The Body Monologue

Family, you might want to skip this one. 
Some musings on the ways that ownership of my body has been taken from me. Best read aloud.
TW: Sexual assault.

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When I was fourteen, a boy in my class took hold of my wrists and kissed my neck.
No one had touched that part of me before.
I felt his mouth hot on my skin, my tiny wrists fluttering like birds under his fingers.
It reminded me of a game Dad and I used to play.
Except I knew my Dad would never hurt me.
In seconds, it was over. And he broke away. And laughed.
I laughed too. But I didn’t feel like laughing.

When I was fifteen, the girls in the high school changing room
With their women’s bodies and their sharp, sullen tongues
Would pull at my bra straps and tug at the buttons on my shirt
Exposing my chest to the laughter of the room.
I’d turn away to hid my shame
Hot tears falling on my traitorous child’s body.

When I was sixteen, the weight of my age and all that it meant felt heavy.
I let a boy feed me chocolates. I’d pose and preen and twist my body.
Flicking my frizzy teenage fringe.
Squirming to escape the echoes of
“You’re such a good friend”
And
“No wonder the guys don’t look twice”
The message was clear:
Your body is a show for them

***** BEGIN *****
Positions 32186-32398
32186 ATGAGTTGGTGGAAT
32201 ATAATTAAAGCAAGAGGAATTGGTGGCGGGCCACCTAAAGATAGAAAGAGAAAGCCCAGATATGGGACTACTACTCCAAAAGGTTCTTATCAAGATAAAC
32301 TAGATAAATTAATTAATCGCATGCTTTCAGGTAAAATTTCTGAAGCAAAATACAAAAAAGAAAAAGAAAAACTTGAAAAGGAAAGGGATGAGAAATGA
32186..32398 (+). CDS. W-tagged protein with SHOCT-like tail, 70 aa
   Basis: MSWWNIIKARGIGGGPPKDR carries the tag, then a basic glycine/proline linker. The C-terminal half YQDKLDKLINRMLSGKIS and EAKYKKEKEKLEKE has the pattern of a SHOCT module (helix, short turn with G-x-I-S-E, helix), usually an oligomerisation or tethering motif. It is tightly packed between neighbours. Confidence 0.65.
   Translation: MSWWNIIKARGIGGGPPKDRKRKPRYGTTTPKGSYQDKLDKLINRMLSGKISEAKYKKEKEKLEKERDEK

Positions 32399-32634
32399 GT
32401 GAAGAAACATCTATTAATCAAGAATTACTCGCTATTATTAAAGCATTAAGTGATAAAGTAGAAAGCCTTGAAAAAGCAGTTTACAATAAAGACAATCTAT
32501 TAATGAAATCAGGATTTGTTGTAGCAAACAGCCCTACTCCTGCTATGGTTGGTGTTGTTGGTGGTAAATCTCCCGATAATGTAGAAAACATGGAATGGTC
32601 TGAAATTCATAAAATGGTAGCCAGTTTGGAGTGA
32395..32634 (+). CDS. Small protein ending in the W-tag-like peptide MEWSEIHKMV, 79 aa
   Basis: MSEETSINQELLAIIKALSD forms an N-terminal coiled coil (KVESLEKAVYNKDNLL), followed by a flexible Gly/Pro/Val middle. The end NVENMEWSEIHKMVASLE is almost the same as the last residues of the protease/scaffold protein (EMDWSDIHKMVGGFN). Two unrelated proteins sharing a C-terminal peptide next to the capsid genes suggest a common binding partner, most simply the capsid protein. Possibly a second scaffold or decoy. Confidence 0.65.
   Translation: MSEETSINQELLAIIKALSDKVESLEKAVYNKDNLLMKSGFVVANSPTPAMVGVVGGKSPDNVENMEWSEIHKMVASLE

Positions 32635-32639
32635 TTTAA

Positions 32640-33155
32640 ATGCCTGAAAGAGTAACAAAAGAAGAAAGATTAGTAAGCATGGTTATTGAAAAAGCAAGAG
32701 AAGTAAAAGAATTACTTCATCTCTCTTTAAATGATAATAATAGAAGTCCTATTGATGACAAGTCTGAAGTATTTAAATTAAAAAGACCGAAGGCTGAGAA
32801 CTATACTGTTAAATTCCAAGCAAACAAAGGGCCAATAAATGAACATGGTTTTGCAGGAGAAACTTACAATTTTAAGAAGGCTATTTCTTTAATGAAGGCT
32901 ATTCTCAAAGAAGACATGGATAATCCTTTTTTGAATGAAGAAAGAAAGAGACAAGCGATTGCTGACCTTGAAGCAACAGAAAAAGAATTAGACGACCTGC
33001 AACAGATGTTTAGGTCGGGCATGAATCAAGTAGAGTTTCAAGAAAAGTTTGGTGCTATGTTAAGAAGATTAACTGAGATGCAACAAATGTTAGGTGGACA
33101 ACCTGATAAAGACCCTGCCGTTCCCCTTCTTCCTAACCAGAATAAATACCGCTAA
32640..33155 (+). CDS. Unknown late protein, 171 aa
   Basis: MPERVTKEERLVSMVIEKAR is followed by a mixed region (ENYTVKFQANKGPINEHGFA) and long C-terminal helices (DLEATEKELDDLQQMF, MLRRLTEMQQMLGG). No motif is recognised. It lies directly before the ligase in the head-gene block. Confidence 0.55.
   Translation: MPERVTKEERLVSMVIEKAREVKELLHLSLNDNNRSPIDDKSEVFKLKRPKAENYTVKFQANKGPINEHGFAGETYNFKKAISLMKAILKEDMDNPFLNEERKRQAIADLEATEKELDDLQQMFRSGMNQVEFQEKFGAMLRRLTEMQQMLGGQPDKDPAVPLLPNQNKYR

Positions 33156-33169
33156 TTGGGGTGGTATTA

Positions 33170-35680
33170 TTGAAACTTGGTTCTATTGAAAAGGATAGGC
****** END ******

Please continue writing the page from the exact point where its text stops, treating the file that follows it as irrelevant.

And you’re doing it wrong.

When I was seventeen, I met a boy.
A boy who would show me what my body could do.
A boy who would touch and kiss and love, but never presume to possess.
Who held my hands instead of my wrists.

When I was eighteen, I was walking home one night. It was Hallowe’en.
I was dressed as Cinderella.
A homeless man, crushed against a dark shop front, grabbed hold of me and pulled me to the ground.
As I felt the bite of the pavement on my knees
And his fingers circle my wrists,
I wondered, why do people touch me like this?

When I was nineteen, a boy pinned me to the wall
And tugged up my skirt
The music in the club pounded in my head as I felt his fingers climb.
I was drunk.
My skirt barely skimmed my thighs.
I was alone,
Waiting for my boyfriend to return from the bathroom.

When I was twenty, I felt tears sting my eyes
As a stranger spat that I probably spent my life in the gym
For a body that no man would ever want to touch.
Over and over
Your body is not for you to enjoy.
You’re doing it wrong.

When I was twenty-one, a man requested that I wrap my legs around his head
As I walked for a train at eleven-thirty in the morning.
When I politely declined, he suggested that
If I didn’t want to be treated like a whore,
I shouldn’t dress like one.
I should hide away my body
To keep it safe.

When I was twenty-two, I moved to London
With its cloudy, bustling streets
And the dusty tube
I stood in rush hour with the other commuters,
Pumping like blood through the veins of the city,
When someone pressed against me.
Everyone was pressed against me, but not like this.
I stood frozen with fear and shame,
Feeling his flesh against my flesh
Back and forth
Until my stop.

At twenty-three, I took a photograph in my bikini
In front of an advert that once again screamed
YOUR BODY IS NOT FOR YOU
YOU’RE DOING IT WRONG.
A silly, wild, empowering stunt.
People asked, what does your boyfriend have to say?
Do you think guys find stick insects sexy?
Are you so desperate for validation that you need to get your tits out?
You have to hide your body away
To keep it safe.
It’s not for you.
You’re doing it wrong.